State of Massachusetts sues Multinational Marketing Firm Publicis Health for Alleged Role in Fueling the Opioid Crisis

Massachusetts Attorney General Maura Healey has filed a lawsuit against Publicis Health, LLC, a significant player in the American drug marketing industry, alleging it designed and deployed unfair and deceptive marketing schemes to help Purdue Pharma sell more OxyContin, including in Massachusetts

In a complaint filed in Suffolk Superior Court on the 6 May, AG Healey alleges that from 2010 to 2019, Publicis – a subsidiary of global advertising conglomerate Publicis Groupe – partnered with Purdue on dozens of contracts, collecting more than $50 million in exchange for marketing schemes to get doctors to prescribe Purdue’s opioids to more patients, in higher doses, for longer periods of time.

“Responsibility for the opioid crisis runs across the industry, from Purdue and the Sacklers, to consultants and partners like McKinsey and Publicis,” said AG Healey. “Publicis convinced doctors to prescribe more OxyContin to more patients as the opioid epidemic was raging. As a result, patients in Massachusetts suffered, overdosed, and died, while Publicis collected tens of millions of dollars.”  

The AG’s complaint alleges that, over its decade-long partnership with Purdue, Publicis engaged in myriad unfair and deceptive strategies that influenced OxyContin prescribing across the nation, including in Massachusetts. In particular, Publicis:

  • Devised marketing strategies to combat prescribers’ hesitancy to prescribe OxyContin, including materials used to train and assist Purdue sales reps in detailing doctors;
  • Wrote and facilitated the delivery of thousands of unfair and deceptive emails to prescribers, including messages designed to get doctors to convert more patients to OxyContin from lower dose, short-acting opioids, and increase existing patients’ doses and duration on the drug, without regard for the increased risk;
  • Developed strategies to counter the 2016 CDC Guideline for Prescribing Opioids for Chronic Pain and maintain OxyContin prescribing levels;
  • Told Purdue how to target the most dangerous high prescribers; and
  • Helped Purdue increase the number of patients on OxyContin by placing ads for OxyContin right in patients’ electronic medical records, including at the point-of-prescribing.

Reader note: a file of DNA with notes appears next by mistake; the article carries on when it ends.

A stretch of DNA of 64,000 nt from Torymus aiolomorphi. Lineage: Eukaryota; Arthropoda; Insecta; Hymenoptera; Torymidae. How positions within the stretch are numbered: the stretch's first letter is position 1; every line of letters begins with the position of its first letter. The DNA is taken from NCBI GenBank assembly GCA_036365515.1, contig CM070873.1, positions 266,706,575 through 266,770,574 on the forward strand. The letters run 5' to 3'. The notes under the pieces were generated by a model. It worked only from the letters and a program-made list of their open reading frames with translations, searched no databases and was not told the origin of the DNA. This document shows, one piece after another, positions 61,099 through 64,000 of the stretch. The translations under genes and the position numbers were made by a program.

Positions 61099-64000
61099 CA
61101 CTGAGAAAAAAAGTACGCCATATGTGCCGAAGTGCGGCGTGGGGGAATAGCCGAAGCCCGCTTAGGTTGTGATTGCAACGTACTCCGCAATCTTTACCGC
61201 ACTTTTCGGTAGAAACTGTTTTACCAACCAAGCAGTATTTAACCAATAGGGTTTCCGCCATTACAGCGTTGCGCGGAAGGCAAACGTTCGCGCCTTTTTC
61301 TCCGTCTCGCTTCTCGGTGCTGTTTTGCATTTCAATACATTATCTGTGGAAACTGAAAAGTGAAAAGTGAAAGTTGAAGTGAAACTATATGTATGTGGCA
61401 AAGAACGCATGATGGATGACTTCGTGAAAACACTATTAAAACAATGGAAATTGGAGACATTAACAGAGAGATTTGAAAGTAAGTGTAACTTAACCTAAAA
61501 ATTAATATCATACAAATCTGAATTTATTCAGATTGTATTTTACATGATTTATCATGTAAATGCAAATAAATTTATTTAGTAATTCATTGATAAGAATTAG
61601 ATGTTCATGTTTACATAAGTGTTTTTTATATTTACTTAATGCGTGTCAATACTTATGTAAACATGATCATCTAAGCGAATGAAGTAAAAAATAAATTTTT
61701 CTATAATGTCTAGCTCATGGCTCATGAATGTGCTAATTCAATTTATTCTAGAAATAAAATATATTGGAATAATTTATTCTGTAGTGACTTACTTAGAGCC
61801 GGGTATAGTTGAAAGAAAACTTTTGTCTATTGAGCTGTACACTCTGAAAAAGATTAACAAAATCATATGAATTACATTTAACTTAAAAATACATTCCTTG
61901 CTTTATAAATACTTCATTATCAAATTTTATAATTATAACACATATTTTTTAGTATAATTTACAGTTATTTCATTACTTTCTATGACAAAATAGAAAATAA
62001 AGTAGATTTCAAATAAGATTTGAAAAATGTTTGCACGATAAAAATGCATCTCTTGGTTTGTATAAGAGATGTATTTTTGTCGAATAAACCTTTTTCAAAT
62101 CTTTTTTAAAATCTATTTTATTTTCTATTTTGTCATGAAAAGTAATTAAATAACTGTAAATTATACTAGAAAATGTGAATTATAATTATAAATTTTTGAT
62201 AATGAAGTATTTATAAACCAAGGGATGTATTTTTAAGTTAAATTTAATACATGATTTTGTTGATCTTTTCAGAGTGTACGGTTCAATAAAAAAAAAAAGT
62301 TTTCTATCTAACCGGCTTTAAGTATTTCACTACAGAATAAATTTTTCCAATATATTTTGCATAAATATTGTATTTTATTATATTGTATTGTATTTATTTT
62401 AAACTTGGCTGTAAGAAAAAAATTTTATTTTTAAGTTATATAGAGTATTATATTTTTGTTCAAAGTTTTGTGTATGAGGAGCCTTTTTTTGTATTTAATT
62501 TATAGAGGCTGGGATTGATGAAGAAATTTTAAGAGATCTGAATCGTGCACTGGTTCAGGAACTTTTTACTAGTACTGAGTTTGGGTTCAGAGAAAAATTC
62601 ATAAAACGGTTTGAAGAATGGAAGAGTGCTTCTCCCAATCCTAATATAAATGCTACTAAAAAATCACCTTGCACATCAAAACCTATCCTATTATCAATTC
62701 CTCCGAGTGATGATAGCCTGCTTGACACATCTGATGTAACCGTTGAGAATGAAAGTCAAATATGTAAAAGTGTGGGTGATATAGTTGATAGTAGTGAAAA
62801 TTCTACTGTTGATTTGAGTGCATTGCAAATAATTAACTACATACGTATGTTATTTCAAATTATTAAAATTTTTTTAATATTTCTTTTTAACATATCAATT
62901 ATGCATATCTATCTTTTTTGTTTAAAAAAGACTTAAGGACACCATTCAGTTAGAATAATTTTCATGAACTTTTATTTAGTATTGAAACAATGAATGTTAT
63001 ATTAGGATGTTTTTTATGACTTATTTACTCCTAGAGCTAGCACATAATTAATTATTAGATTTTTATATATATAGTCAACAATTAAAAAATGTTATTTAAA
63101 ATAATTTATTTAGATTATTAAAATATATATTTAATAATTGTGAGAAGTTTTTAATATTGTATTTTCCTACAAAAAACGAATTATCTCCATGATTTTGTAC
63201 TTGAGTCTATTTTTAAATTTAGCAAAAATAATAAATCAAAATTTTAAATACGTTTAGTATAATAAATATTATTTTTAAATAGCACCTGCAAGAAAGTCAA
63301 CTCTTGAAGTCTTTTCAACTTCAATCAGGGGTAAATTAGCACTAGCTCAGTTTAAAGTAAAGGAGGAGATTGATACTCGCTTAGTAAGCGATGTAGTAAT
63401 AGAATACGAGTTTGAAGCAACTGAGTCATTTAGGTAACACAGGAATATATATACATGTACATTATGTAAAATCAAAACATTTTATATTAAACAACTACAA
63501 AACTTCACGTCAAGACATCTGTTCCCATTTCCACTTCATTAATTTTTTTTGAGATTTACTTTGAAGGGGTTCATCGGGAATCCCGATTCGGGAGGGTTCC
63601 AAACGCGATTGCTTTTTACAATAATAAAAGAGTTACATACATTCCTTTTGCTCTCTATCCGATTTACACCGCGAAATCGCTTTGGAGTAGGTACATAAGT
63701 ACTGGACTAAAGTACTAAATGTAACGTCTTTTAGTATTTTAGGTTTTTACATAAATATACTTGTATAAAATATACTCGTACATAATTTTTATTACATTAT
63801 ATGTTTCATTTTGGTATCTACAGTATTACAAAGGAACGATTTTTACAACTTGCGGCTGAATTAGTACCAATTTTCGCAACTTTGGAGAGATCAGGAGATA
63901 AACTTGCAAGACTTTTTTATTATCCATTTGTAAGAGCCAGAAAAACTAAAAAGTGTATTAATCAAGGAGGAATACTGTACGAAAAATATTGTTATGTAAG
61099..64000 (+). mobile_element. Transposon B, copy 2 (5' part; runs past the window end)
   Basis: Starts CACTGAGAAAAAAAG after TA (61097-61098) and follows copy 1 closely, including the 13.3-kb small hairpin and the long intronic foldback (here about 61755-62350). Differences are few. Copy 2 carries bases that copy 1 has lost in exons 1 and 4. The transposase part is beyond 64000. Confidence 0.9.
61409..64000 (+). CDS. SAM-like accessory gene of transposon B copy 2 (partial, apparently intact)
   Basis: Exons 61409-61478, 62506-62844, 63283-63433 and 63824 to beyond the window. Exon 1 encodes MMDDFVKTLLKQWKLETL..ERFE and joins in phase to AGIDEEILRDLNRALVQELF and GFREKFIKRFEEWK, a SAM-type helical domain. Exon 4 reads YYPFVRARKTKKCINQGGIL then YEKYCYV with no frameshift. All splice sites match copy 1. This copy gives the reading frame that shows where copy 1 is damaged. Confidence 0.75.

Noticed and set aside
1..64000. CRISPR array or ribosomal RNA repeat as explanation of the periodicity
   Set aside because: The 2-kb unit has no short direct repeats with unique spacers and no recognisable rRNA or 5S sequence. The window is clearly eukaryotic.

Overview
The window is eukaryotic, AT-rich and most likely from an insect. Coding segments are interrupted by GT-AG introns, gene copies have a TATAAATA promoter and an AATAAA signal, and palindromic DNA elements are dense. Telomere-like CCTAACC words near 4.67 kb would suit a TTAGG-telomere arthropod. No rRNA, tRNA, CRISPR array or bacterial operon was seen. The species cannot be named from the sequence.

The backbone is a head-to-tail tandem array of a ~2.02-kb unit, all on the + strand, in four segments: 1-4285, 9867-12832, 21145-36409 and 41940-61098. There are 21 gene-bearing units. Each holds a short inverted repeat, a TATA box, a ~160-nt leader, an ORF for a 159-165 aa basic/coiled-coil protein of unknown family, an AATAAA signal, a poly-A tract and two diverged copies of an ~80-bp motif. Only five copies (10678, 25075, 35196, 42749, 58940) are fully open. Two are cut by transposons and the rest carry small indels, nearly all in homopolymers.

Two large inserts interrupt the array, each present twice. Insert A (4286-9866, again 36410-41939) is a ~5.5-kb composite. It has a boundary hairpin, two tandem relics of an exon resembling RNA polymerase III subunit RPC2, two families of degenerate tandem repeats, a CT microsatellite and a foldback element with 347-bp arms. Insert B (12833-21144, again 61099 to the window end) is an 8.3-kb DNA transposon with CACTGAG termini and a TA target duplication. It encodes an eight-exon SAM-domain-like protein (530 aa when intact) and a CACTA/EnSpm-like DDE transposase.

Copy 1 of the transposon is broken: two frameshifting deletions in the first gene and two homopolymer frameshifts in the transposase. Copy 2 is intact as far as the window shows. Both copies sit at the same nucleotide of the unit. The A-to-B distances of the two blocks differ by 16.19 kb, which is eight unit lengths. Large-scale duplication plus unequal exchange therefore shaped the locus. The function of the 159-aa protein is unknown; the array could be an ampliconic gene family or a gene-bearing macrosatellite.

Publicis also partnered with Purdue’s internal marketing team to “humanize” the OxyContin brand by creating patient vignettes to get doctors to recognize patients who could be started on OxyContin. Publicis developed one patient vignette, “James,” age 40, to target a younger demographic. Publicis designed the “James” patient example to have his dose increased from 10 mg to 15 mg to 20 mg, in a period of just three weeks. Publicis devised marketing plans to deliver patient vignettes like James to prescribers, including through Purdue sales rep visits with doctors.

Publicis carried out the misconduct alleged in the complaint under several trade names, including Rosetta and Razorfish Health.

This lawsuit is the latest action AG Healey has taken to combat the opioid epidemic and hold accountable those who are responsible for creating and fueling the crisis. Since taking office, AG Healey has prioritized combating the opioid epidemic through a multi-disciplinary approach that includes enforcement, policy, prevention, and education efforts.

In a statement, a spokesperson with Publicis Health said the lawsuit is “completely without basis.”

“We proudly support organizations fighting the opioid epidemic in Massachusetts and across the country,” the spokesperson said. “All of our work was completely lawful. Publicis Health acted solely as an advertising agency. It was not a drug manufacturer, distributor or consultant. Our role was limited to implementing Purdue’s advertising plan and buying media space. We look forward to a court determining there is absolutely no legal basis that supports this lawsuit.”


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